What are the requirements for a Minor in History?
Students wishing to minor in History must take 12 credits of 100 level or higher history courses and have a cumulative GPA of 2.75 or higher for these courses.

What are the requirements for a Minor in History?
To declare a minor in history, students must first complete all 12 credits (four courses) of 100 level or higher history courses. It is strongly recommended that History 100, "The American Experience," be included in these four courses. Once all of these courses have been completed, students will need to obtain a "Request for Minor" form from the Registrar's Office, to complete the top portion of the form, and to deliver the form to the History Department for completion. Then, once the chair of the History Department has approved and signed the request, the student will return the form the Registrar's Office for final processing. Students who complete the final History course credits in their last semester before graduating will need to turn the form in to the History Department before the courses are completed so that (assuming all requirements have been met) the Minor can be recorded on their degree and transcript.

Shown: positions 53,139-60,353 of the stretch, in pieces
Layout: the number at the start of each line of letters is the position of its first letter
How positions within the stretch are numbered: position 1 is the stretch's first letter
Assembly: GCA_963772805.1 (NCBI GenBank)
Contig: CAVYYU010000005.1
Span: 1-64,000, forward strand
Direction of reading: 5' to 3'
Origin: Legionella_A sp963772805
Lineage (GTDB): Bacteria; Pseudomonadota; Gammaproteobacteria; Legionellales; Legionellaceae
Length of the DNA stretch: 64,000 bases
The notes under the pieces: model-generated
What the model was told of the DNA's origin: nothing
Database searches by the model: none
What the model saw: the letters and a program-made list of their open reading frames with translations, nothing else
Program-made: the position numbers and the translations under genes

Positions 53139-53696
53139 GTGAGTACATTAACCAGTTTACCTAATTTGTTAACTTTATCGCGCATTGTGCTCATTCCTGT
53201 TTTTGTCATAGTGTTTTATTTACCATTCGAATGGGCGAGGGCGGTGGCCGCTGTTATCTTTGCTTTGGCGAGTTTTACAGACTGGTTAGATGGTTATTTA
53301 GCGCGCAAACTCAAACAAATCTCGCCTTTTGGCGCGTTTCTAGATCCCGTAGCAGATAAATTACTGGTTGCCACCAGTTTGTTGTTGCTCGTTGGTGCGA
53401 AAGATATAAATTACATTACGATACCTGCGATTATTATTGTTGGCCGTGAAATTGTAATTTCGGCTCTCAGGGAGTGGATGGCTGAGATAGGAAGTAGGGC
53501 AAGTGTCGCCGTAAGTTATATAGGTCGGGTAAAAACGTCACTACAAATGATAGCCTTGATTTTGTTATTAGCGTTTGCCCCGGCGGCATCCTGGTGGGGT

What will a Minor in History do for me?
A Minor in History offers the following advantages to students:

  • It can reinforce your major degree by providing an additional point of view (in this case, historical) on that particular topic
  • It can strengthen your academic record by demonstrating that you have gone one step further than other students by planning ahead for a minor that enhances your major field of study.
  • It tells prospective employers that you have the skills and knowledge to analyze the present in terms of the past.
  • It demonstrates that you have the ability to communicate ideas and concepts both orally and in writing.

How can I find out what upper-level courses are being offered by the History Department?
Click here to go to a description of the History Department courses on the Department's web site, or look at the printed undergraduate and graduate catalogues.


Richard L. Conolly
College of Liberal Arts & Sciences

Scott Krawczyk, Dean